How to Ask for Help When You’re Struggling with an Addiction
Written by T.M. Gaouette | February 16, 2015
We’ve discussed addiction a lot on Project Inspired. Addiction can completely debilitate lives, so it’s imperative that those who are battling an addiction get a handle on it.
Some addictions are more difficult to overcome than others. And some are more difficult to face ourselves, let alone share with others. But one of the steps in fighting an addiction is asking for help. And that in itself can be a challenge.
So how do you ask for help when you’re struggling with an addiction? The following tips are a good start.
- Recognize that everybody struggles. It makes it a little easier to ask for help once you understand that we all struggle with sin. This certainly doesn’t make your addiction okay, but it’s a reminder that we all fall short. So don’t beat yourself up. Just understand that you do need to get help.
- Put aside your negative emotions. Oftentimes, negative emotions like fear, shame and guilt can stand in the way of asking for help. But you have to shove those sentiments out of your heart. They’re Satan’s way of keeping you down in the darkness of sin.
- Choose someone you can trust. Whether it’s a parent, teacher or pastor, reach out to someone you know has your best interests at heart and will want to help you defeat your addiction. Pick someone strong in their faith, who will hold you accountable. Pick someone who has compassion, but won’t back down when you look for excuses to fall off the wagon.
- Pick the right time to ask for help. This may not always be possible, especially if you’re feeling desperate, but if you can, maybe arrange a get-together with the trusted person. Revealing an addiction is not something you can blurt out. You want time to share your story without being rushed. Pick a private location where you can speak candidly and where you and your trusted person can speak and react freely.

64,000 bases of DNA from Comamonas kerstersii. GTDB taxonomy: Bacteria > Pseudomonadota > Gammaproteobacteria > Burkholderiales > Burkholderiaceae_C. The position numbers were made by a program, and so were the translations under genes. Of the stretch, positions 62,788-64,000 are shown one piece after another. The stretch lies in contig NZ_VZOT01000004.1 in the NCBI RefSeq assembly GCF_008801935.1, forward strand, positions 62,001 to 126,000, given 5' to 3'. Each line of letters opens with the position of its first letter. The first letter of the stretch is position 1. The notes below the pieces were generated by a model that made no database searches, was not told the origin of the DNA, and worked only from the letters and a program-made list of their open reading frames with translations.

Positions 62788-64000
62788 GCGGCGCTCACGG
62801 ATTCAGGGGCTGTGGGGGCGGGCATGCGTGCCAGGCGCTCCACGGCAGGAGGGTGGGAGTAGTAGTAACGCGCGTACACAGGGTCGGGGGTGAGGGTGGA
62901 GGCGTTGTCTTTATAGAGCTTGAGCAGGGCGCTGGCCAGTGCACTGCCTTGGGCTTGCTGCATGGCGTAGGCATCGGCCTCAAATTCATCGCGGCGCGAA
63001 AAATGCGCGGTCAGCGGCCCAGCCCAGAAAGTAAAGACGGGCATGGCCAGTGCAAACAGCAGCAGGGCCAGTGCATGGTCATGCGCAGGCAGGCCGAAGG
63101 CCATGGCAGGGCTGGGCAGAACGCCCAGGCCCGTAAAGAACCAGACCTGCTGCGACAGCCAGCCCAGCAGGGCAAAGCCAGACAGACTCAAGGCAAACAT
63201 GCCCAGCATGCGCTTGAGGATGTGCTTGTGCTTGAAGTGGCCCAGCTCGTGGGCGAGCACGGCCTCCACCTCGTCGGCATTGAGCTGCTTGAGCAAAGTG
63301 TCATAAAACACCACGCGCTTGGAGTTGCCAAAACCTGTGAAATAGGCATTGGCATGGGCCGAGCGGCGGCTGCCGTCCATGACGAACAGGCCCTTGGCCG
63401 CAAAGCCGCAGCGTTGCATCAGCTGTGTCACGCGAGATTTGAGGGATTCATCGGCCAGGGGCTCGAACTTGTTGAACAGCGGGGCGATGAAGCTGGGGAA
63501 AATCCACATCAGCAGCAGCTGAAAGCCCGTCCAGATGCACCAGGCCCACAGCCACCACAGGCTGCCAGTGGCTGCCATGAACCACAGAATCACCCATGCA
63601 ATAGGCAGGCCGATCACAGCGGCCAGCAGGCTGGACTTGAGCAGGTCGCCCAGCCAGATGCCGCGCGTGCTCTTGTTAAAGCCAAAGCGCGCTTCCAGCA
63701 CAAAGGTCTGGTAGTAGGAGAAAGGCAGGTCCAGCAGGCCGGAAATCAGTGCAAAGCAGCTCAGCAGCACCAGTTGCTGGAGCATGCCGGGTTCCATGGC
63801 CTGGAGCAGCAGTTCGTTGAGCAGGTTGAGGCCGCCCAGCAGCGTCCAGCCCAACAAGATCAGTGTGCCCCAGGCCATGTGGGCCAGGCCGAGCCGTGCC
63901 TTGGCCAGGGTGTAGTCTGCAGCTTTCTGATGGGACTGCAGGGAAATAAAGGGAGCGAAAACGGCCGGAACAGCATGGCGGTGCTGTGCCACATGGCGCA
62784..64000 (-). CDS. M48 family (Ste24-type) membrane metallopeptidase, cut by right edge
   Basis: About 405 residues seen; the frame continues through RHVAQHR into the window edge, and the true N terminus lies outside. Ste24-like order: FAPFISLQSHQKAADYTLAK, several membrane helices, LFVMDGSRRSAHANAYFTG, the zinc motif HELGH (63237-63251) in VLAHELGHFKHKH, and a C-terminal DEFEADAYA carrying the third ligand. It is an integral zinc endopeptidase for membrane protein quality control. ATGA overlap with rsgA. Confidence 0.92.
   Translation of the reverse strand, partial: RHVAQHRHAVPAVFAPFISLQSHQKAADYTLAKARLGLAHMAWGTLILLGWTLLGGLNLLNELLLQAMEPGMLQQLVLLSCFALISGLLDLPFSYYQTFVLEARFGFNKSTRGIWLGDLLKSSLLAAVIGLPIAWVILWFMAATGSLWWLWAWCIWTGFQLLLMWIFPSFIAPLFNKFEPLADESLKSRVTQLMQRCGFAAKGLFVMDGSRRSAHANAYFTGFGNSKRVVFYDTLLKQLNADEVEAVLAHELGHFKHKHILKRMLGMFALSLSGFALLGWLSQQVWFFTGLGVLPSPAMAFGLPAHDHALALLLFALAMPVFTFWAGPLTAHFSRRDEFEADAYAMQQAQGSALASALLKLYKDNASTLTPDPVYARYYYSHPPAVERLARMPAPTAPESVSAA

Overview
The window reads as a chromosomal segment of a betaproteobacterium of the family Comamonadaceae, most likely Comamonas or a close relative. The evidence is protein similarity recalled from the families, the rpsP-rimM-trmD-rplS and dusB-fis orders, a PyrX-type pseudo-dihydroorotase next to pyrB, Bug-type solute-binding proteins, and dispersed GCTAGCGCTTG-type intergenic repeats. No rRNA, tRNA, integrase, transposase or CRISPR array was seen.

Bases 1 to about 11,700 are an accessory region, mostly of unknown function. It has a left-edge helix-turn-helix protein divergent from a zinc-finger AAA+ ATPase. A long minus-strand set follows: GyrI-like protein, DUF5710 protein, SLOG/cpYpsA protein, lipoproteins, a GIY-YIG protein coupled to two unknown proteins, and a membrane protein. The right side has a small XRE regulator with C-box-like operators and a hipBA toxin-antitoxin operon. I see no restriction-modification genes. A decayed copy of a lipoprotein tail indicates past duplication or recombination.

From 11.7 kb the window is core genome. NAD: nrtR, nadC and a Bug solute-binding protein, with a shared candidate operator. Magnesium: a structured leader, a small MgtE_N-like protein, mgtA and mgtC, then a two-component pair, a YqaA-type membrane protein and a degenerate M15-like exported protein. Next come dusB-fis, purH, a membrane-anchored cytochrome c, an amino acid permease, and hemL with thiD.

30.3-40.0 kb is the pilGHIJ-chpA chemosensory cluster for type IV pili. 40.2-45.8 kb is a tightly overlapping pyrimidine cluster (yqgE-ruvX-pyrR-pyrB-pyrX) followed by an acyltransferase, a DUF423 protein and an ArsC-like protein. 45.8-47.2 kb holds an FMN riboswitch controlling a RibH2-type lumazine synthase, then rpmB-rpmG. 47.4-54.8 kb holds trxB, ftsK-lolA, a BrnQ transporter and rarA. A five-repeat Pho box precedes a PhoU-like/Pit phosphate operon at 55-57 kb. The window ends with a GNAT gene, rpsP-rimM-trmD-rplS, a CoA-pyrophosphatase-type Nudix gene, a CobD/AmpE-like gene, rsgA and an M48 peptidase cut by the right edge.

- Just be honest. The life of an addict is a lie in itself. You’re constantly hiding, deceiving and lying your way through conversations and interactions with people. There’s no point in hiding the truth now. If you want to leave addiction behind you, be honest about the hold your addiction has on you. If you share the whole truth, it’ll relieve a ton of stress.
- Be prepared for an emotional interaction. You and your trusted person will go through a whirlwind of emotion during this process, so be prepared. Don’t let the interaction upset you. Know that it’s inevitable that there will be tears, but recognize that now you have an advocate to share in your struggle.
- Pray. God is the only one who can help you overcome your addiction, so pray with your trusted person. Pray that God gives you both strength and courage to work through the ups and downs together. And there will be many of those. Remember to continue including God in your recovery.
Ladies, an addiction is not easy to beat alone. You need someone on your side who can help you, and shining a light on an addiction makes it easier to conquer.
Ladies, are you struggling to beat an addiction? Share your story. We love hearing from you.